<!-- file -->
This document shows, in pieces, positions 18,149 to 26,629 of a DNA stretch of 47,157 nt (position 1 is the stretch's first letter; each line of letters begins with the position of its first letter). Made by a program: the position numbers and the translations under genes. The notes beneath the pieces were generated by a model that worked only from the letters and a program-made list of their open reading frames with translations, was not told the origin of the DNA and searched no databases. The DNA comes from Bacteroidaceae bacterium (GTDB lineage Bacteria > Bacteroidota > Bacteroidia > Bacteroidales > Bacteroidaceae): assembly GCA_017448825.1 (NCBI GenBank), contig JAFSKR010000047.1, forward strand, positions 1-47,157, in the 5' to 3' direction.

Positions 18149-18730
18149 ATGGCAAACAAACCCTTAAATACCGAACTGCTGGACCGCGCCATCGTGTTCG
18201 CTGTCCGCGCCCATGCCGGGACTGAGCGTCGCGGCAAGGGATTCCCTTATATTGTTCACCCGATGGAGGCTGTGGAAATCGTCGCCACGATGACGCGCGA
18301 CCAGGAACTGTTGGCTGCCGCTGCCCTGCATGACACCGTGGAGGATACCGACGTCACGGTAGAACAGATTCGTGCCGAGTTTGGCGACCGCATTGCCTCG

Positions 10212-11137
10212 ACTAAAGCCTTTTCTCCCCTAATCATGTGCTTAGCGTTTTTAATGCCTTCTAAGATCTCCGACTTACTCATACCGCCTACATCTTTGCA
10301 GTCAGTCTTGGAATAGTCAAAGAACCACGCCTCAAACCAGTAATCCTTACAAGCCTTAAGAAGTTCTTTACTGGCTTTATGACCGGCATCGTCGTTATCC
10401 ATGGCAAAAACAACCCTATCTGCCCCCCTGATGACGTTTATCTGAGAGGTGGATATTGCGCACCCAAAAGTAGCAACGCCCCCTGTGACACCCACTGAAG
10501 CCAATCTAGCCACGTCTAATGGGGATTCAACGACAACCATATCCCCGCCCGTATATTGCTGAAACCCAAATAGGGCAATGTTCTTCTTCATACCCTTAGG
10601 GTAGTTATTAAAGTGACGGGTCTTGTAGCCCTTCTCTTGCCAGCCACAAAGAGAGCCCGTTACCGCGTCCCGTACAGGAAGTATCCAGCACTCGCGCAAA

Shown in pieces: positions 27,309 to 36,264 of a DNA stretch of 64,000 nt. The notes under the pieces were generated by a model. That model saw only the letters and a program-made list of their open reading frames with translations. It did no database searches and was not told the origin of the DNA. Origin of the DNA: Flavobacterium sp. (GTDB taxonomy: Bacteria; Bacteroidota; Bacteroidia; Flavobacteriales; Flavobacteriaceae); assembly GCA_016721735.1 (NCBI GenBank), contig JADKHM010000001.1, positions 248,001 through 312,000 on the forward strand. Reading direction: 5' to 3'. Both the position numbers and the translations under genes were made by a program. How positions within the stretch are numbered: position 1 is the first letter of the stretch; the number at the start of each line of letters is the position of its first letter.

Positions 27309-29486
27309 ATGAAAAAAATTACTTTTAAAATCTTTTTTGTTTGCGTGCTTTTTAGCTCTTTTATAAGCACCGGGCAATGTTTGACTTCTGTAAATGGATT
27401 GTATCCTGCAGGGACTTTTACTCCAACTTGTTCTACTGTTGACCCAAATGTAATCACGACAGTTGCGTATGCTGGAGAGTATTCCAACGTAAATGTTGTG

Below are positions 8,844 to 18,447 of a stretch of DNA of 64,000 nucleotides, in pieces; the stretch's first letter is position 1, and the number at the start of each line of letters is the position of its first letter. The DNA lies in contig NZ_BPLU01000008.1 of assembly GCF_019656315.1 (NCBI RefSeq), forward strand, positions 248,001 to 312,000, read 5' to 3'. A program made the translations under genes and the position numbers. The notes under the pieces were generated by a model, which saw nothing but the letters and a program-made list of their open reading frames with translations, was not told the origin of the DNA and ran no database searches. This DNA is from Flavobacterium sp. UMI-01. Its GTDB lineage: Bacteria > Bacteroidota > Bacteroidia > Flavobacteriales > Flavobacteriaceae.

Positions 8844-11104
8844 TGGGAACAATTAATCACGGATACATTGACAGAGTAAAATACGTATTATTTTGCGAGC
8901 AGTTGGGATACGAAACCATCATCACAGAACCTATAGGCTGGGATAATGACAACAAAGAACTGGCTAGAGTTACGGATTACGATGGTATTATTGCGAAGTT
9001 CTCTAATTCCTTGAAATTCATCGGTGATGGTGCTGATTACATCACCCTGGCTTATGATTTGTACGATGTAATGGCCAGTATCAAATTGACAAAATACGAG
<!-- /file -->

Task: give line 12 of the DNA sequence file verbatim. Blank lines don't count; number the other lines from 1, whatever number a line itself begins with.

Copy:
Shown in pieces: positions 27,309 to 36,264 of a DNA stretch of 64,000 nt. The notes under the pieces were generated by a model. That model saw only the letters and a program-made list of their open reading frames with translations. It did no database searches and was not told the origin of the DNA. Origin of the DNA: Flavobacterium sp. (GTDB taxonomy: Bacteria; Bacteroidota; Bacteroidia; Flavobacteriales; Flavobacteriaceae); assembly GCA_016721735.1 (NCBI GenBank), contig JADKHM010000001.1, positions 248,001 through 312,000 on the forward strand. Reading direction: 5' to 3'. Both the position numbers and the translations under genes were made by a program. How positions within the stretch are numbered: position 1 is the first letter of the stretch; the number at the start of each line of letters is the position of its first letter.